The study was conducted in Tubu village on the banks of the Thaoge River, one of the distributaries of the Okavango Delta. Tubu village is located in the Okavango subdistrict at an altitude of about 950 m above sea level and between latitude 19°35′S and longitude 22°27′E. According to the national Central Statistics Office report of 2011 there were approximately 71 households with a total population of 483. The major sources of livelihoods were crop and livestock production. The area is subjected to annual flooding but the extent of flooding varies from year to year. The community practices flood recession farming locally known as “molapo” farming. They plough their fields along the banks of the river as the flood recedes and in some instances they plant crops taking advantage of a raised water table caused by flooding.

The village has a chief and tribal administration offices. Community development and everyday governance issues pertaining to law and order in the area are conducted at a central place (locally known as the “kgotla”) within the village. The chief is the head of the “kgotla”. Tubu has a Village Development Committee (VDC) established as a local government structure to guide development planning and implementation in the village. The village also has a primary school, a resident social worker, and a health post staffed with a nurse, nurse aid, and a health education assistant. Gumare Hospital, located 10 km east of the village, offers an array of general health services to the local community. The hospital also serves as the district health centre for critically ill patients referred from all district health posts including Tubu.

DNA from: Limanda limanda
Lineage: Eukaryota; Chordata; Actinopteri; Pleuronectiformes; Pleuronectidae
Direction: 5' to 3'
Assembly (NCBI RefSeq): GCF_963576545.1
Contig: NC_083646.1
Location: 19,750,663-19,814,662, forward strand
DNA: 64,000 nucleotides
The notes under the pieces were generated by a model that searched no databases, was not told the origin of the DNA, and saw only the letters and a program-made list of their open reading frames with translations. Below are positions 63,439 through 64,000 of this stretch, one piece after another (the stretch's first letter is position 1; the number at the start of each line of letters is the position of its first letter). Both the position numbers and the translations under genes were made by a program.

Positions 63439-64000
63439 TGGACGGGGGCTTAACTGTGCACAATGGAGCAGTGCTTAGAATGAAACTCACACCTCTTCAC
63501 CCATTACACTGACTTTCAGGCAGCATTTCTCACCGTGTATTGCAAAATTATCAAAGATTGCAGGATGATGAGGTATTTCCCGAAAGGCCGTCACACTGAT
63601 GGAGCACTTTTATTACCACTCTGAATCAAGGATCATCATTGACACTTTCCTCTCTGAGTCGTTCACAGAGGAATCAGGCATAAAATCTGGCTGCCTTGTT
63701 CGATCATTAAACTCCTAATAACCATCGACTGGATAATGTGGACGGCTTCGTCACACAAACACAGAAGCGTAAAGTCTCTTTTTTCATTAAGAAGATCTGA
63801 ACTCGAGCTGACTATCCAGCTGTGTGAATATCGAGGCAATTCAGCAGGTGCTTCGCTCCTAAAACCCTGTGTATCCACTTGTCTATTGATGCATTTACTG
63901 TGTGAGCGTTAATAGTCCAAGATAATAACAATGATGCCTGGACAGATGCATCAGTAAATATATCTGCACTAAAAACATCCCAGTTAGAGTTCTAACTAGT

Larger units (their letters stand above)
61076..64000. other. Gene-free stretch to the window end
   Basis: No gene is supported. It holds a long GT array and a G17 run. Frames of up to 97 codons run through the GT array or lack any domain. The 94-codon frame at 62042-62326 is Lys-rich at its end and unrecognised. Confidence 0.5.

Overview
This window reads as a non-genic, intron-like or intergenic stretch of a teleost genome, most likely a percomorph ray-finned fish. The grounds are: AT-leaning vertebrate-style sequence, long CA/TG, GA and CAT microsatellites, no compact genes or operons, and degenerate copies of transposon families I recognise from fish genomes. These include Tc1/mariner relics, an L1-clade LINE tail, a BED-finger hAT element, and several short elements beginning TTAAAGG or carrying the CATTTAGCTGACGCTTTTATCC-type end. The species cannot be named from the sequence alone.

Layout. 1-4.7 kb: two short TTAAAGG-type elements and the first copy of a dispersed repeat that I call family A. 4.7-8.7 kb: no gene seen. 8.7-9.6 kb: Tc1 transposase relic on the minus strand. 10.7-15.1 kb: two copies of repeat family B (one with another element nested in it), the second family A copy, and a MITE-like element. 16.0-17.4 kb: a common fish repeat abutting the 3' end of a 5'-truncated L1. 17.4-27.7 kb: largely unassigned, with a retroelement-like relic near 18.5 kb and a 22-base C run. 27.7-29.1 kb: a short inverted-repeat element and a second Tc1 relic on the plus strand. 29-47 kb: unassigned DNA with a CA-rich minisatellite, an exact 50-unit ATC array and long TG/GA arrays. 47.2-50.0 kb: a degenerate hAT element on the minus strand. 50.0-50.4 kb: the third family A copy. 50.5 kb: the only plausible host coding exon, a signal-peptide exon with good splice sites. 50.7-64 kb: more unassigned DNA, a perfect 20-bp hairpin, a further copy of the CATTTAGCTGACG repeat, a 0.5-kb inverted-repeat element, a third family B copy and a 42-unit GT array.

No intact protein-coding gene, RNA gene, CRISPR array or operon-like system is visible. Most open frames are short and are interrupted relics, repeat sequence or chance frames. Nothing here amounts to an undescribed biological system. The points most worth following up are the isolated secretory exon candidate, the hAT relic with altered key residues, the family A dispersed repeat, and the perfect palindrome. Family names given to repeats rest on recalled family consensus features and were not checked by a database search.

Malaria cases in the Okavango subdistrict have been fluctuating since 2005 with unconfirmed cases ranging between 4,686 in 2005 and 10,993 in 2006 and confirmed cases ranging between five (in 2012) and 791 (in 2006) (Ministry of Health annual report, 2012). The maximum number of deaths between 2005 and 2012 was 16, recorded in 2006. Reports from Tubu Clinic Register indicated that there were 105 unconfirmed cases in 2006. Data from clinic records for the period of 2005 to 2010 indicated that 2009 had the highest with 131 unconfirmed cases and 2005 the lowest with 50 cases. However during the same period information on Rapid Diagnostic Tests (RDTs) was inconsistent and available only for years 2006, 2008, and 2010 with 9, 4, and 5 cases, respectively.

2.2. Study Design and Methods

The study involved descriptive census questionnaire and participatory rural appraisal (PRA) surveys. The surveys were conducted in June 2012. Pretesting of the questionnaire involved trained field research assistants with higher secondary education qualifications and field supervisors with degree qualifications who eventually administered the final questionnaire. Mosquito surveys were conducted for three months prior to the questionnaire and PRA surveys.